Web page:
Posted on | September 21, 2009
Amendments to the Criminal Procedure Code in the rest of Iraq are dealt with here.
The view of Kurdish lawyers, judges and legislators is that, save for laws relating to the exclusive federal powers as listed in Article 110 of the 2005 Constitution, and following Kurdish Decree No. 11 of 1992 (arabic), new laws and amendments to existing laws originating from Baghdad after 23 October 1991 are not recognised as applicable in the Kurdistan Region of Iraq unless expressly endorsed by legislation of the Kurdistan Parliament. This includes the CPA orders issued in 2003 / 2004 – despite the wording of Articles 26 and 54(B) of the Transitional Administrative Law. Criminal procedure does not fall within the exclusive Federal jurisdiction set out in Article 110 of the Constitution and therefore the Criminal Procedure Code No. 23 of 1971 can be freely amended by the Kurdish Parliament to apply as amended in the Kurdistan Region of Iraq.
The Kurdish legislature has made a number of amendments to the Criminal Procedure Code No. 23 of 1971 in particular by Law No. 22 of 2003 (arabic) (as amended itself by Law No. 6 of 2006 (arabic)) which include the following amendments:
Law No. 22 of 2003:
Article 1: amends sub-paragraph (C) of Article 61 [interpreters] to make the appointment of an interpreter mandatory rather than discretionary. The new text states:
C. If a witness does not understand the language in which the investigation is being conducted, or is deaf or dumb, a person will be appointed to translate what the witness says, or interpret the witness’s sign language, after taking an oath that he will translate or interpret truthfully and faithfully.
Article 2: amends Article 70 [physical examination] – this comprises changes in wording which would not appear to be substantive changes, other than requiring rather than merely desiring that a female is searched by another female.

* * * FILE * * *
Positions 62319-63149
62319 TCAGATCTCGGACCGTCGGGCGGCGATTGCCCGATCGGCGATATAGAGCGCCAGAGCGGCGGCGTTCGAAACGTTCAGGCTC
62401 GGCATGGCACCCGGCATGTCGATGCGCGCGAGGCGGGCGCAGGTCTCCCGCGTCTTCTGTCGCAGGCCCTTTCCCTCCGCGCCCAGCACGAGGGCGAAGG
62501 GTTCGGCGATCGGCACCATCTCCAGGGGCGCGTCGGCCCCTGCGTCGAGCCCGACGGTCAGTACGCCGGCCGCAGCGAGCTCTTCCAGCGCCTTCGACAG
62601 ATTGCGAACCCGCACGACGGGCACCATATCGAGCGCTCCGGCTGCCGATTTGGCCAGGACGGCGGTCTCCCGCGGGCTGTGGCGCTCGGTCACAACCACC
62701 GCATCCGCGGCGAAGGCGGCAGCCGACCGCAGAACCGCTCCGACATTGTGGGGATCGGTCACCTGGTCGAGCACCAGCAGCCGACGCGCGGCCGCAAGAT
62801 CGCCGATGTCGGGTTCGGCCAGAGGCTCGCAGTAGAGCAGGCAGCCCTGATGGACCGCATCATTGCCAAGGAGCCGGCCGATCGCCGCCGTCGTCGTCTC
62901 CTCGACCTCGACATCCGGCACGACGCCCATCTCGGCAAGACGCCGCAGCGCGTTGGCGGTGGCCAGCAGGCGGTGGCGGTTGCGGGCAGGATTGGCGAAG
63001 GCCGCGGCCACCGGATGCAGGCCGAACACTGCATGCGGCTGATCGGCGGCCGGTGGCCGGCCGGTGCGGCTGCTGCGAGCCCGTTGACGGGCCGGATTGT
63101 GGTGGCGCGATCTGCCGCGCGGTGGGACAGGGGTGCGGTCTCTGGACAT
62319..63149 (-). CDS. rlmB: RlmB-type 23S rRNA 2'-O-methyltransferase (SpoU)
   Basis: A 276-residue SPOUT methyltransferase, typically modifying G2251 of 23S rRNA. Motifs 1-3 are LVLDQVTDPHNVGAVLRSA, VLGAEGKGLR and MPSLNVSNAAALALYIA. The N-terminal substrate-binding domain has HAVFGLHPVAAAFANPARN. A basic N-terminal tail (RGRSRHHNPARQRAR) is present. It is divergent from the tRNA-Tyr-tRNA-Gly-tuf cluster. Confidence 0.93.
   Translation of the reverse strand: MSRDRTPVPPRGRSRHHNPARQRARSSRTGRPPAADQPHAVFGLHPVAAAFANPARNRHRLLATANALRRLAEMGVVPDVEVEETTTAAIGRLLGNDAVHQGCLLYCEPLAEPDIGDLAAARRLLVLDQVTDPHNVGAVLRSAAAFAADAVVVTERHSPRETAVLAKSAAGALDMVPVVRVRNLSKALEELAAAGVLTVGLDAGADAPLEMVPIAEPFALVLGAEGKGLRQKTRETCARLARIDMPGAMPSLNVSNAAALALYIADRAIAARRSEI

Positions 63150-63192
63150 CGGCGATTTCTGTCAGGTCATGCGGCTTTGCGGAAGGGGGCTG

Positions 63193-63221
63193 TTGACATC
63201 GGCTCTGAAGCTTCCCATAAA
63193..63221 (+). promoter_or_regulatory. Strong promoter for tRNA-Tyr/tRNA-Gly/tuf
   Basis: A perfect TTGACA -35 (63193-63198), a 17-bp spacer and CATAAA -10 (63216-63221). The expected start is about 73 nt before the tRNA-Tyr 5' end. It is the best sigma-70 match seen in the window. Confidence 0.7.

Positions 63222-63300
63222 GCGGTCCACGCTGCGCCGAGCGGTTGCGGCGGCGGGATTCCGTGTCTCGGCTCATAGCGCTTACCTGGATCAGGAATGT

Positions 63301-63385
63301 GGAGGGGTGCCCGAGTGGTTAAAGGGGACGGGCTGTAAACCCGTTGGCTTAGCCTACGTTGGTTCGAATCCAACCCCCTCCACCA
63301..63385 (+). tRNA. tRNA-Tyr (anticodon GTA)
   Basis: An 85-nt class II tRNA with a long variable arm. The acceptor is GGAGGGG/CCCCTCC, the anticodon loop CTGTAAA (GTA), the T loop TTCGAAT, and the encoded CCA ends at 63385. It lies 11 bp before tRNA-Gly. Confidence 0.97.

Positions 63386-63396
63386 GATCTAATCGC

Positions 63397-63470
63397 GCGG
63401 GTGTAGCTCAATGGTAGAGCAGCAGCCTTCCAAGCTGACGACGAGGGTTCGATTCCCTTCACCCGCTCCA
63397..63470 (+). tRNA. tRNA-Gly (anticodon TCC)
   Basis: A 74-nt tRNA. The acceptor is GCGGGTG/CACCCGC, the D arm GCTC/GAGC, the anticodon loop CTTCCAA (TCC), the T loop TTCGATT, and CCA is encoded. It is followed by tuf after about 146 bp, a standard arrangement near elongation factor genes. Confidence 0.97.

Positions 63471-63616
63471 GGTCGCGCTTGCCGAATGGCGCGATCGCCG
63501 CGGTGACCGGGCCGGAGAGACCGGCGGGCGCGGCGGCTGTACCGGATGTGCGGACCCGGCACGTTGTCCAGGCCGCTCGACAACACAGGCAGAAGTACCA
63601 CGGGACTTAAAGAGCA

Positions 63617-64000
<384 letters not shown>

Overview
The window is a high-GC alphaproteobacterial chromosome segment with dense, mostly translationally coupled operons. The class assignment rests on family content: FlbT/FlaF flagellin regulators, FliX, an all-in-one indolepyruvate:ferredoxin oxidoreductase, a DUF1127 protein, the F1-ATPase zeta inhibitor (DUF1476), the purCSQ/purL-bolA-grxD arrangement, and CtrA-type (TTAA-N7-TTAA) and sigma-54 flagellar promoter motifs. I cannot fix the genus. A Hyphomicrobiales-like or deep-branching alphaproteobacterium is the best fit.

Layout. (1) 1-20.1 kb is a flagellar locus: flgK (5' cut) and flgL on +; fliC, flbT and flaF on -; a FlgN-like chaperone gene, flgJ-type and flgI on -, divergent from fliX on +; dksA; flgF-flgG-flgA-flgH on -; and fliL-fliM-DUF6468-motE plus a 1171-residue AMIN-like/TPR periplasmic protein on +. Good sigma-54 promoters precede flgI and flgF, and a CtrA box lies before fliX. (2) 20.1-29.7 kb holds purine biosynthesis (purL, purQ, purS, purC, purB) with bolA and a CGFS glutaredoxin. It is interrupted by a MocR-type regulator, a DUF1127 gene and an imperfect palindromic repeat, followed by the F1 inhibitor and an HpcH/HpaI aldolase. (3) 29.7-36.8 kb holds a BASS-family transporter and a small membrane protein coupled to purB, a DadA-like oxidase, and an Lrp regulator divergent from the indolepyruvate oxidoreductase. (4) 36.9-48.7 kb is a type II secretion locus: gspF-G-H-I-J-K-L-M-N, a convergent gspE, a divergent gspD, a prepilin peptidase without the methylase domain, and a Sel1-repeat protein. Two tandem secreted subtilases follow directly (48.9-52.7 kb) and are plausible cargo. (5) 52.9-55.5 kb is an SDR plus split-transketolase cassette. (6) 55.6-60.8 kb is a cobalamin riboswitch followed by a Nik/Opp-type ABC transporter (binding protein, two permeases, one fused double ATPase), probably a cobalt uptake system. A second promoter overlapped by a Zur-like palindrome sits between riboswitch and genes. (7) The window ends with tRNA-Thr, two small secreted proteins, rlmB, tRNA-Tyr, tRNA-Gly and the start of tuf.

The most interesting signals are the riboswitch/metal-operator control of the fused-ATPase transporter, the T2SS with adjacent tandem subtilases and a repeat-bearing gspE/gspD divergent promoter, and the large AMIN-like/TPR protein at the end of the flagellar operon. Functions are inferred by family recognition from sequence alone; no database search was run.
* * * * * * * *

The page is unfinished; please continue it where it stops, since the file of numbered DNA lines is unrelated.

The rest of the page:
Article 3: adds 2 extra sub-paragraphs to Article 123 [questioning of the accused]:
B. the accused has a right to a lawyer and if he cannot afford one the state must appoint one for him without any expense to him.
C. before an accused can be interrogated before an investigatory judge or investigator, the accused must be asked if he wishes to have a lawyer. Then the investigatory judge must stop the interrogation until a lawyer is appointed by the court.
Article 4: suspends the application of all of Article 136 [restrictions upon transfer for trial].
Article 5: amends the application of Article 144 (the amendment takes out the maximum and minimum amount of attorneys’ fees when the court appoints them to represent a suspect).
Article 6: amends section (B) of Article 168, in two respects:- firstly it now gives the right to a witness to testify in writing if he cannot speak for whatever reason. (The older law says that a witness can testify in writing only if the witness cannot talk for a reason such as disability); secondly it removes the requirement that questioning of a witness be ‘through the court’ rather than directly.